Storming the Court: How a Band of Yale Law Students Sued the President–And Won

by Brandt Goldstein

A tale more riveting than fiction, “Storming the Court” is the true story of idealistic law students who challenged the United States government in a battle for freedom and human rights that went all the way to the Supreme Court — and resonates today more than ever.In 1992, three hundred innocent men, women, and children who had qualified for political asylum in the United States were forced into a detention camp at the American naval base at Guantanamo Bay, Cuba, and told they might never befreed.

  • Hardcover
  • Pages: 371 pages
  • Average Rating: 3.81 out of 5
  • Published September 27th 2005 by Scribner Book Company
  • Original Title: Storming the Court: How a Band of Yale Law Students Sued the President--and Won
  • ISBN: 0743230019 (ISBN13: 9780743230018)
  • Edition Language: English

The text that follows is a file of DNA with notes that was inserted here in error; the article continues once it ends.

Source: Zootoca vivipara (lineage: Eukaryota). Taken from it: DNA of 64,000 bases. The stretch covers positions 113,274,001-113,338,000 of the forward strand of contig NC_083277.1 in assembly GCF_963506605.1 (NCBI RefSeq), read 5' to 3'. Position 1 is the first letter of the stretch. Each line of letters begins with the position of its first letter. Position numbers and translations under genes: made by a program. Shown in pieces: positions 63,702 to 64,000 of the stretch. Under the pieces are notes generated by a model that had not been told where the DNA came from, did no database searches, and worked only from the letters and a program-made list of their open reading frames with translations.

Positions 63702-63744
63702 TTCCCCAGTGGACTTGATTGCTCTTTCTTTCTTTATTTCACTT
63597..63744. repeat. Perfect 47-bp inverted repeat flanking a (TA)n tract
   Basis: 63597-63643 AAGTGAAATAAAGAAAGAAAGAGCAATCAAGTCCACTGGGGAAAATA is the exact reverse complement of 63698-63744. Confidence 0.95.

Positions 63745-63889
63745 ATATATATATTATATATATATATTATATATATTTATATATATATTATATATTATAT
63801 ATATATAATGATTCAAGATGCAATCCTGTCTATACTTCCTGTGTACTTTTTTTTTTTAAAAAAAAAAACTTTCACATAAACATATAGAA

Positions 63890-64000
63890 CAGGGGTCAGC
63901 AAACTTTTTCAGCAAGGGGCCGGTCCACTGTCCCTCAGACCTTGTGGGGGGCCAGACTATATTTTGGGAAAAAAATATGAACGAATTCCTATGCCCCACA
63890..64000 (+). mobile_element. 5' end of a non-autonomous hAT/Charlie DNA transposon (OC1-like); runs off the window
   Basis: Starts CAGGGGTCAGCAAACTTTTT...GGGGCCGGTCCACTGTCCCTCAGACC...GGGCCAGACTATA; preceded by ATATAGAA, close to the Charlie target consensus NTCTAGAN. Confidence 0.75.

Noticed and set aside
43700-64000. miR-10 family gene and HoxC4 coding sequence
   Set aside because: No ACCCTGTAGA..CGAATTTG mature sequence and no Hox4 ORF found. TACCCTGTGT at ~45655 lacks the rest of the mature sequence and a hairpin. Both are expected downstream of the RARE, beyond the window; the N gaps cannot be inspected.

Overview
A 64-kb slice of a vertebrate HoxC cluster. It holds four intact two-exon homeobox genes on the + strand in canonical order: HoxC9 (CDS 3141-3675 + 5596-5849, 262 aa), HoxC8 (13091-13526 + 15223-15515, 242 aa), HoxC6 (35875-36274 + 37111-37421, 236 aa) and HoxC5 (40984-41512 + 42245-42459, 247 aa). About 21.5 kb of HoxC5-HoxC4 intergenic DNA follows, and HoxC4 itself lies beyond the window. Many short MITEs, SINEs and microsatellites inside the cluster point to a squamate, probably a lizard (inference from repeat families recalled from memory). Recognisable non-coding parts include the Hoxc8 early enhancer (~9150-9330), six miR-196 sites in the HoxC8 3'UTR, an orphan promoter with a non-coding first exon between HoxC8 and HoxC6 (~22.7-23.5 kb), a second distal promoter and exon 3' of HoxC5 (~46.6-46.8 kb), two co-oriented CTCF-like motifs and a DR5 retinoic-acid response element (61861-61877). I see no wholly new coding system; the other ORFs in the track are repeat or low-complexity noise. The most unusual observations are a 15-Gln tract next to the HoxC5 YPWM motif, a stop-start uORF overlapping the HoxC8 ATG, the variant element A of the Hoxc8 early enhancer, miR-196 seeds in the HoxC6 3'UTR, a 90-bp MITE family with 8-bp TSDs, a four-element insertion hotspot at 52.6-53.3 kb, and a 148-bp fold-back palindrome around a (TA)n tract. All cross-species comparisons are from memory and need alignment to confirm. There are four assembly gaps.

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A tale more riveting than fiction, “Storming the Court” is the true story of idealistic law students who challenged the United States government in a battle for freedom and human rights that went all the way to the Supreme Court — and resonates today more than ever.In 1992, three hundred innocent men, women, and children who had qualified for political asylum in the United States were forced into a detention camp at the American naval base at Guantanamo Bay, Cuba, and told they might never be freed. “Storming the Court” takes readers inside this modern-day atrocity to tell the tale of Yvonne Pascal — a young, charismatic activist — and other Haitian refugees who had fled their violent homeland only to end up prisoners at Guantanamo. They had no lawyers, no contact with the outside world, and no hope…except for a band of students at Yale Law School fifteen hundred miles away.Led by Harold Koh, a gifted but untested law professor, these remarkable twentysomethings waged a legal war against two U.S. presidents to defend the Constitution and the principles symbolized by the Statue of Liberty. It was an education in law unlike any other. With the refugees’ lives at stake, the students threw aside classes and career plans to fight an army of government attorneys in a case so politically volatile that the White House itself intervened in the legal strategy.Featuring a real-life cast that includes Kenneth Starr and other top Justice Department officials, U.S. marines, radical human-rights lawyers, and Presidents George H. W. Bush and Bill Clinton, “Storming the Court” follows the students from the classrooms at Yale to the prison camp at Guantanamo to the federal courts in NewYork and Washington as they struggle to save Yvonne Pascal and her fellow Haitian refugees.At a time when the treatment of post-9/11 Guantanamo detainees has been challenged in the public arena and the courts, this book traces the origins of the legal battle over America’s use of the naval base as a prison and illuminates the troubling ways that politics can influence legal decisions. Above all, though, “Storming the Court” is the David-and-Goliath story of a group of passionate law students who took on their government in the name of the greatest of American values: freedom.